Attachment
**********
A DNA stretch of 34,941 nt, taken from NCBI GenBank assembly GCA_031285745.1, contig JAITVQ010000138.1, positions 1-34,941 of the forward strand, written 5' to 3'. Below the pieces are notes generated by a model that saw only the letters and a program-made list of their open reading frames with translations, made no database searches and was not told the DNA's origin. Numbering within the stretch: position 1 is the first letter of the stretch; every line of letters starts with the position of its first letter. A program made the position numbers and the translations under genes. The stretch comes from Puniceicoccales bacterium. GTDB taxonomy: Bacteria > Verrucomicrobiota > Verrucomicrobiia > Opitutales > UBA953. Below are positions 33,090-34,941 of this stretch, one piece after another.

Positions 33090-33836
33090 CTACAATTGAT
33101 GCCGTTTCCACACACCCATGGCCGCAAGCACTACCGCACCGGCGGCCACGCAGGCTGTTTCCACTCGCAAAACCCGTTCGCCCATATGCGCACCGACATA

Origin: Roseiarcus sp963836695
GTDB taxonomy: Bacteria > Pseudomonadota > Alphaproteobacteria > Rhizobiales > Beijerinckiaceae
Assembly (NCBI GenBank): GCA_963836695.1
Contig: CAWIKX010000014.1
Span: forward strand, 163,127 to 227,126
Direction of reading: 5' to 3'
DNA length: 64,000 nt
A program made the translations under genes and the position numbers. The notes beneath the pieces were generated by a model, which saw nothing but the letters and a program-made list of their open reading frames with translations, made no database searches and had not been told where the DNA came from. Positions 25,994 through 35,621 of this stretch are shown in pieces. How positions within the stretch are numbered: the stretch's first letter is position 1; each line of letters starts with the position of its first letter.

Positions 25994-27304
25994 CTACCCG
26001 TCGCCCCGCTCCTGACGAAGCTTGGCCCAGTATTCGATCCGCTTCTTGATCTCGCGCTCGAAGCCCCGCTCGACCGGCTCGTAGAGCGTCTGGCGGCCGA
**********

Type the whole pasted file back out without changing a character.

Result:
A DNA stretch of 34,941 nt, taken from NCBI GenBank assembly GCA_031285745.1, contig JAITVQ010000138.1, positions 1-34,941 of the forward strand, written 5' to 3'. Below the pieces are notes generated by a model that saw only the letters and a program-made list of their open reading frames with translations, made no database searches and was not told the DNA's origin. Numbering within the stretch: position 1 is the first letter of the stretch; every line of letters starts with the position of its first letter. A program made the position numbers and the translations under genes. The stretch comes from Puniceicoccales bacterium. GTDB taxonomy: Bacteria > Verrucomicrobiota > Verrucomicrobiia > Opitutales > UBA953. Below are positions 33,090-34,941 of this stretch, one piece after another.

Positions 33090-33836
33090 CTACAATTGAT
33101 GCCGTTTCCACACACCCATGGCCGCAAGCACTACCGCACCGGCGGCCACGCAGGCTGTTTCCACTCGCAAAACCCGTTCGCCCATATGCGCACCGACATA

Origin: Roseiarcus sp963836695
GTDB taxonomy: Bacteria > Pseudomonadota > Alphaproteobacteria > Rhizobiales > Beijerinckiaceae
Assembly (NCBI GenBank): GCA_963836695.1
Contig: CAWIKX010000014.1
Span: forward strand, 163,127 to 227,126
Direction of reading: 5' to 3'
DNA length: 64,000 nt
A program made the translations under genes and the position numbers. The notes beneath the pieces were generated by a model, which saw nothing but the letters and a program-made list of their open reading frames with translations, made no database searches and had not been told where the DNA came from. Positions 25,994 through 35,621 of this stretch are shown in pieces. How positions within the stretch are numbered: the stretch's first letter is position 1; each line of letters starts with the position of its first letter.

Positions 25994-27304
25994 CTACCCG
26001 TCGCCCCGCTCCTGACGAAGCTTGGCCCAGTATTCGATCCGCTTCTTGATCTCGCGCTCGAAGCCCCGCTCGACCGGCTCGTAGAGCGTCTGGCGGCCGA